Fig. 6

Same as Fig. 5, but for 850 hPa wind anomalies. For ad, Anomalies that are significant at the 90 % level are shaded

However, for EP El Niño (Fig. 6b), there are westerly wind anomalies across the whole equatorial Pacific, which implies that there is one cell of anomalous Walker circulation with the ascending branch in the equatorial eastern Pacific and descending branch in the equatorial western Pacific. The cyclone-anticyclone-cyclone wind anomaly pattern can be seen although it is not as significant as CP El Niño. In comparison, the anomaly pattern shifts eastward and southward to the Pacific Ocean. The wind anomaly pattern appears to explain the corresponding anomalous precipitation pattern quite well. Chen and Tam (2010) reported that less TCs occur in the north part of WNP while more TCs form in the south-eastern part of WNP during EP El Niño. And such TCs activities over the WNP region can be attributed to an anomalous anticyclonic circulation in the subtropics and a cyclonic shear associated with the equatorial westerly anomalies in the southeast part of the WNP.

The above mentioned 850 hPa anomalous wind pattern can be generally captured by CAM4 AMIP run results, especially in the tropics and subtropics. But for CP El Niño, the EAP pattern is not distinct in the CAM4 AMIP run, as only the cyclonic wind anomalies in subtropical western Pacific can be well simulated. Furthermore, the subtropical western North Pacific cyclone wind anomalies in CP El Niño sensitivity experiment tend to be northward compared to the observations and AMIP runs. Sun and Yang (2005) conducted AGCM simulations to identify the impact of East Asian Climate to the conventional ENSO events. They found during the summer when an El Niño event develops, there is an anomalously negative geopotential height center over Northeast China, the Korean peninsula and the Sea of Japan. The subtropical high over the Western Pacific is weaker and shifts eastward. In this study, the CAM4 AMIP EP El Niño composite results seem to be consistent with those of Sun and Yang (2005). But the 850 hPa anticyclonic wind anomalies over subtropical western Pacific and cyclonic wind anomalies near Japan seem to be slightly eastward compared to Sun and Yang (2005).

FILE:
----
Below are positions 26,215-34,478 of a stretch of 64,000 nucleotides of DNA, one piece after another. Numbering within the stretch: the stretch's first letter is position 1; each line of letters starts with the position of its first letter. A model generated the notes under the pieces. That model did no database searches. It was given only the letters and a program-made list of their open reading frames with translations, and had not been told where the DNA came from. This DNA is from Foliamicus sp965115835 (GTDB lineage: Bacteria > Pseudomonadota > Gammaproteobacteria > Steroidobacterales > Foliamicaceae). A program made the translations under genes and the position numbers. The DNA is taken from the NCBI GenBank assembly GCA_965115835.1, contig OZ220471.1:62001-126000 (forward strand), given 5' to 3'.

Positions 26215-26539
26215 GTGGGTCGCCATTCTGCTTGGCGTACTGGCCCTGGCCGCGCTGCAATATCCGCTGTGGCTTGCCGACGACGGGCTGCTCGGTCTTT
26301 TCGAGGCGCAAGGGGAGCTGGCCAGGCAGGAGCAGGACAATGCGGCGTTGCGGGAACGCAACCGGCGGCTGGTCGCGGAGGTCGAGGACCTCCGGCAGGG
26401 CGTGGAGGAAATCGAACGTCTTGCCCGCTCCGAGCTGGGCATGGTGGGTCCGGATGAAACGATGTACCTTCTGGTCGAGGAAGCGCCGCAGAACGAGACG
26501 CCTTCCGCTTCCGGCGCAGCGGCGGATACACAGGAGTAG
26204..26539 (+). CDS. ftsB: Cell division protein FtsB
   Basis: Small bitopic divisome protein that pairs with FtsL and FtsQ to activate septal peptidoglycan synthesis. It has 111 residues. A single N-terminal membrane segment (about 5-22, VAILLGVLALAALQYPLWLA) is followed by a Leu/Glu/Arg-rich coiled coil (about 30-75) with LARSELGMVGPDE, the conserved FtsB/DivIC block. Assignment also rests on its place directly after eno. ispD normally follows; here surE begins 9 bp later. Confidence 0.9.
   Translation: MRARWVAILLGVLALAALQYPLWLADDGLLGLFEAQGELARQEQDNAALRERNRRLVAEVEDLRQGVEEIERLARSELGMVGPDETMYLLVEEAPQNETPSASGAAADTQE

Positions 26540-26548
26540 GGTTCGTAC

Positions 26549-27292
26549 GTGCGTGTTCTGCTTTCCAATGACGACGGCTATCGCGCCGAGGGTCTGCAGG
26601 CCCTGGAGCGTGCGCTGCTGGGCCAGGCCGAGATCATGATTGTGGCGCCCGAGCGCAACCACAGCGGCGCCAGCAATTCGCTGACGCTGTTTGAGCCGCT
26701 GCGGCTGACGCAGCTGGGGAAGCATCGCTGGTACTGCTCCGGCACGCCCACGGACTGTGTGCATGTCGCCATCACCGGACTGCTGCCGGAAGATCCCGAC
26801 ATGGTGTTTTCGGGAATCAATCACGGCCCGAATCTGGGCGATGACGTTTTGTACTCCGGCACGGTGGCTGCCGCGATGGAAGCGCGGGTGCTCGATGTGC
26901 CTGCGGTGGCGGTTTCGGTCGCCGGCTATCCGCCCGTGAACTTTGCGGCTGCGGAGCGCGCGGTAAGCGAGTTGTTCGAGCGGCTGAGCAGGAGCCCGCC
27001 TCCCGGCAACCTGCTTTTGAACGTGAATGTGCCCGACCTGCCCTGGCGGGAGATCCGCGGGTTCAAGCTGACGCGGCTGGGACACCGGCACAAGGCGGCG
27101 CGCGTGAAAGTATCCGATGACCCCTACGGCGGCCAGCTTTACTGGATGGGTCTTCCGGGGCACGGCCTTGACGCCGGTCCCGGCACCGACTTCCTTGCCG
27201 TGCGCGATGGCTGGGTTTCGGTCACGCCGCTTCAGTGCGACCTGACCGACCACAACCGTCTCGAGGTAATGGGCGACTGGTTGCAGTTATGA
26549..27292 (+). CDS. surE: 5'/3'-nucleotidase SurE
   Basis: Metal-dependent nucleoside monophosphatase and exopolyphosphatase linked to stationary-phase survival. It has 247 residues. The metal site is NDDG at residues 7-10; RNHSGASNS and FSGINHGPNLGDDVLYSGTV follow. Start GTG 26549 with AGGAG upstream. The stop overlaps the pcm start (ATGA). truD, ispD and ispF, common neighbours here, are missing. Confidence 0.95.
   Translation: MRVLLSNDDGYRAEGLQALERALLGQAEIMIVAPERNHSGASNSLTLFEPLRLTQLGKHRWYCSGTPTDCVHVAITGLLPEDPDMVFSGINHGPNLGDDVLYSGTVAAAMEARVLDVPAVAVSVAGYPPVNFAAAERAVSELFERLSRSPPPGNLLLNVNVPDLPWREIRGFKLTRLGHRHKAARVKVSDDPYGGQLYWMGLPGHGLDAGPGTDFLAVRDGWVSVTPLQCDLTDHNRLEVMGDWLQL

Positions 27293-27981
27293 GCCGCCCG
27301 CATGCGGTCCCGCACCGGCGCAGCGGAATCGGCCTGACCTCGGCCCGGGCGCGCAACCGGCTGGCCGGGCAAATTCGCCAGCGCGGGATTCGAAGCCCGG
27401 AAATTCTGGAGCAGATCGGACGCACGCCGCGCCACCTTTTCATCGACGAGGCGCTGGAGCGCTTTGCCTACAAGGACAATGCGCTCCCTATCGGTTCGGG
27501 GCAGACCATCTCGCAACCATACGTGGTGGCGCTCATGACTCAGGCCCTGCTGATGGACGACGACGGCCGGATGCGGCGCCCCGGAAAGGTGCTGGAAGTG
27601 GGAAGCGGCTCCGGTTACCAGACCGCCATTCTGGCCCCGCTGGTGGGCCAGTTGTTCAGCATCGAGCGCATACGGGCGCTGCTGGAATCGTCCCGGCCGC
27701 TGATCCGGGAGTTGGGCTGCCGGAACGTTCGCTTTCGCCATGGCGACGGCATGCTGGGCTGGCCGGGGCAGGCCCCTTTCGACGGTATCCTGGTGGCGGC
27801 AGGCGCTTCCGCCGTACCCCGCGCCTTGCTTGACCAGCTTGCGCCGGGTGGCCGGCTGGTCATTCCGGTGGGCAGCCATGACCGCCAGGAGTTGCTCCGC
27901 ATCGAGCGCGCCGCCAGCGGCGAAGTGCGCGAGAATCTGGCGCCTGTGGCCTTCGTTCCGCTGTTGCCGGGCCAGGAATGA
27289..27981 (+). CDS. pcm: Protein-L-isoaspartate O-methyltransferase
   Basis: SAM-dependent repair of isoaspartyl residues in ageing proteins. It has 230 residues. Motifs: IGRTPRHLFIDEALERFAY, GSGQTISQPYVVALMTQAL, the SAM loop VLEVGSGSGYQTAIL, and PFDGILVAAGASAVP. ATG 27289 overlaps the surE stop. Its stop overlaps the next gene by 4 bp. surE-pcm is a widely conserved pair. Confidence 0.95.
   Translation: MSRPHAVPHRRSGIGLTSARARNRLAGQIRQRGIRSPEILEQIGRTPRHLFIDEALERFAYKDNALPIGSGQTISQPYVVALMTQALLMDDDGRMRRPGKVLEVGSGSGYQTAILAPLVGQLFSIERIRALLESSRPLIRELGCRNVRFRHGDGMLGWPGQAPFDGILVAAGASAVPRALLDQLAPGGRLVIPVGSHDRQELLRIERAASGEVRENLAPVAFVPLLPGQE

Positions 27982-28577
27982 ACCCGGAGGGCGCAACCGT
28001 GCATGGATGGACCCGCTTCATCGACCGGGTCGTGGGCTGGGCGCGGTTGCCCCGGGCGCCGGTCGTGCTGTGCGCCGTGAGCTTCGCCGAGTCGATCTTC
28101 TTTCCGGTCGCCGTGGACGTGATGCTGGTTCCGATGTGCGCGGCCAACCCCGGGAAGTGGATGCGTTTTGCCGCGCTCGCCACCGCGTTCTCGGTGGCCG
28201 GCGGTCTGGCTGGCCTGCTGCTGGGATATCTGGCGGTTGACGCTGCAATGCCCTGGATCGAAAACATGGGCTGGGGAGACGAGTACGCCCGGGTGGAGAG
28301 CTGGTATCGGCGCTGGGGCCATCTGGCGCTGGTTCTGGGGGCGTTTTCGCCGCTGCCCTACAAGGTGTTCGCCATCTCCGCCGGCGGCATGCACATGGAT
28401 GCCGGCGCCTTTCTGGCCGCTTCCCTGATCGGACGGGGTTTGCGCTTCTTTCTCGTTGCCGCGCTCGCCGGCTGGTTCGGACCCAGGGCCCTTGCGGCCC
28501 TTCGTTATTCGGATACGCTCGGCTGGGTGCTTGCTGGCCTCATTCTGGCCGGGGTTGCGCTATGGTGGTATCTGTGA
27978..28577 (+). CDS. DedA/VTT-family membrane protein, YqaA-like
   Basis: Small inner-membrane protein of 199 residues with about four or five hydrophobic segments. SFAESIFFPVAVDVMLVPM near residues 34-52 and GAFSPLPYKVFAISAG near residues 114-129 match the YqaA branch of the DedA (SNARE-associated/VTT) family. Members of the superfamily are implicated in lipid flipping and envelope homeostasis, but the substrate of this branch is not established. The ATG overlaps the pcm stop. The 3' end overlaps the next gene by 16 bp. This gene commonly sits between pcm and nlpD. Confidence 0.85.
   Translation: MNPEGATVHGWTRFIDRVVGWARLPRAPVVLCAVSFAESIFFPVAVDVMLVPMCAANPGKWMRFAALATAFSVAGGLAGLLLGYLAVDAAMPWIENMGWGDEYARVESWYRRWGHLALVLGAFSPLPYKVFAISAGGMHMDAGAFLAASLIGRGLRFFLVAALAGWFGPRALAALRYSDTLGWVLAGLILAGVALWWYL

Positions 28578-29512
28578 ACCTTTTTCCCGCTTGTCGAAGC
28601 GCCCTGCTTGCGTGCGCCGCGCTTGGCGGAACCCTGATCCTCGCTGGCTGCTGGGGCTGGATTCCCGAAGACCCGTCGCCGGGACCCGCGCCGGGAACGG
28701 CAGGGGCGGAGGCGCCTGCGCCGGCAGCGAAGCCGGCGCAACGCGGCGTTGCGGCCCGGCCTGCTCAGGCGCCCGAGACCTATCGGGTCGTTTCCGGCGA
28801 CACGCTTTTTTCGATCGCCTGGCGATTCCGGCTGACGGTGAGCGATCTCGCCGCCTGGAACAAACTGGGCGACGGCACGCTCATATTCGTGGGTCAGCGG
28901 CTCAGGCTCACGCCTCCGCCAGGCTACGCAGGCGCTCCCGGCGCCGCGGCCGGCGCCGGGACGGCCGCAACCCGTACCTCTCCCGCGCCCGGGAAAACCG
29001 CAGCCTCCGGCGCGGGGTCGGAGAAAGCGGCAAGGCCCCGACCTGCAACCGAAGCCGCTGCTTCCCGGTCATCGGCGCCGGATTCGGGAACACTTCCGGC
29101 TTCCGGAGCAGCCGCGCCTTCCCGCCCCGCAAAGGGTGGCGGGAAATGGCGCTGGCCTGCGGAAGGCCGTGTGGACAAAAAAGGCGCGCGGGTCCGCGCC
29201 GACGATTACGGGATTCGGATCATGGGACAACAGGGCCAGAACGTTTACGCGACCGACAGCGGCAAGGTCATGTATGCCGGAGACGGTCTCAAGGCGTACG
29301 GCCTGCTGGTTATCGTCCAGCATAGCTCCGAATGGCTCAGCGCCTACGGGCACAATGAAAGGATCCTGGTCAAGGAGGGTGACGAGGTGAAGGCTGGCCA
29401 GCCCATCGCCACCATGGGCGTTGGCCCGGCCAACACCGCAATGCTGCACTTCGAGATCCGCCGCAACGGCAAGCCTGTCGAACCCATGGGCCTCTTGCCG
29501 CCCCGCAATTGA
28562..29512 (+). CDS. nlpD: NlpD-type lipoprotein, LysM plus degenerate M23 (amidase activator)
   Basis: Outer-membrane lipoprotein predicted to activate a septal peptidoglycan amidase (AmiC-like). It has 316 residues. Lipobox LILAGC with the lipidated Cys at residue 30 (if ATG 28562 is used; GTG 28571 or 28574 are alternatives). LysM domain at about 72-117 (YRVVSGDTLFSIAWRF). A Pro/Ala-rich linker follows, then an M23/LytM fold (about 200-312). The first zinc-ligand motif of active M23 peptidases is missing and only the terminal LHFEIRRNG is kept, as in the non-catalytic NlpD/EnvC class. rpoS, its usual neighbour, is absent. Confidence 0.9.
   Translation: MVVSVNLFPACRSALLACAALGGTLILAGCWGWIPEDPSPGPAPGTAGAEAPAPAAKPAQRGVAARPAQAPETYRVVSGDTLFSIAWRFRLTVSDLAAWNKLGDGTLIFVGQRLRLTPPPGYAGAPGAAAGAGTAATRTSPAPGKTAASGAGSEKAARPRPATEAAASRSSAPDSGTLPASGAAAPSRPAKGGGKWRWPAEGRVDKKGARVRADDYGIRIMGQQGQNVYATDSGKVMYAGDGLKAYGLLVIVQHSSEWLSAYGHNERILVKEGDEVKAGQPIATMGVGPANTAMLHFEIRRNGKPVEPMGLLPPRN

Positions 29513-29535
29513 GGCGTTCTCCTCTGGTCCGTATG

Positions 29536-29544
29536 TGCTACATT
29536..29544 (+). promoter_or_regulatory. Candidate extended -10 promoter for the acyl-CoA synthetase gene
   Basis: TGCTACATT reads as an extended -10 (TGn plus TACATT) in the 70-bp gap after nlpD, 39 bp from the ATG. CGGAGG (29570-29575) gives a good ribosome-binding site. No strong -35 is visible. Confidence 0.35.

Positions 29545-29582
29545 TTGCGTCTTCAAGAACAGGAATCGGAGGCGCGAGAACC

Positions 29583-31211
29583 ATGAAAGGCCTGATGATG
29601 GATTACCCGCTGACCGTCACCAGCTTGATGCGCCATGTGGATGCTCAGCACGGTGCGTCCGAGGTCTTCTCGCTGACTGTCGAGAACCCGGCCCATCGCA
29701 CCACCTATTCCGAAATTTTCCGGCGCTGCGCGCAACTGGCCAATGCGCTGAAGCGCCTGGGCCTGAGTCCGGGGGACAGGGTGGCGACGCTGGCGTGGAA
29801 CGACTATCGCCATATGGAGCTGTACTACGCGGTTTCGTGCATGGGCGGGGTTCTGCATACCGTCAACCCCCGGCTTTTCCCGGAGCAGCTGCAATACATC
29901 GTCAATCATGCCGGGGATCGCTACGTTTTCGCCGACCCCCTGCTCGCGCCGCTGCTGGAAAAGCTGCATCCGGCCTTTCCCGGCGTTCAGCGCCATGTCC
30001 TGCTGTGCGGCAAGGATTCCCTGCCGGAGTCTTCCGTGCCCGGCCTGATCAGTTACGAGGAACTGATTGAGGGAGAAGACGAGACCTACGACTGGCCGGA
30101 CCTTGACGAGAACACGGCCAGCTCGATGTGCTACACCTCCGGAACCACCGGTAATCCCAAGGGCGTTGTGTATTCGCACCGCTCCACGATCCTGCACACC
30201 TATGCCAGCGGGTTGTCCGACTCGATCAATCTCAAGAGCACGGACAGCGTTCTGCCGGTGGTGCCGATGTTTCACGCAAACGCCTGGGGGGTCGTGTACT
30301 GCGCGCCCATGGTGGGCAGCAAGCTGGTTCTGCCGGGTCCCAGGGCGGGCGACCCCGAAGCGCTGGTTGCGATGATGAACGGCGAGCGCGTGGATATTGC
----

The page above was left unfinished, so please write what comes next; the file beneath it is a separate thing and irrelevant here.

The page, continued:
As mentioned earlier, the CAM4 Central Pacific El Niño (CPEL) experiment cannot capture the cyclone-anticyclone-cyclone wind anomaly pattern found in observations. Considering the SST as boundary conditions for CAM4 model, warm SSTA around Japan may excite an anomalous cyclone in situ. This cyclone may merge with subtropical cyclone excited by central Pacific warming, so the subtropical cyclonic wind anomalies in the CPEL sensitivity experiment are slightly northward. But the warm SSTA around Japan may be a result of less rainfall and more solar radiation, instead of a forcing. Wu et al. (2006) concluded that the SST anomalies in the midlatitude are significantly impacted by the atmospheric forcing. Specifying the SST in AGCM may produce excessive SST forcing in regions outside of tropics. The remote CP El Niño forcing in the midlatitude region may be cancelled by excessive response to local SST forcing. To demonstrate this, we conducted another experiment forced with climatological mean seasonal cycle of SST plus a tropical JJA SSTA (−20°S to 20°N) of CP El Niño from May to September (referred as CAM4 CPEL-Tropical, Fig. 7). The result of this experiment confirms our speculation. The removal of SST anomalies east of Japan improves the simulations of precipitation and wind anomalies around Japan. The triple wind pattern is more distinct compared to CAM4 CPEL experiment.
Fig. 7

The simulation results of CP El Niño (Tropical) sensitivity experiments. 30 years composite of mean precipitation anomalies and 850 hPa wind anomalies (compared to the last 30 years control runs ensemble mean)

3.2 Atmospheric response to two types of La Niñas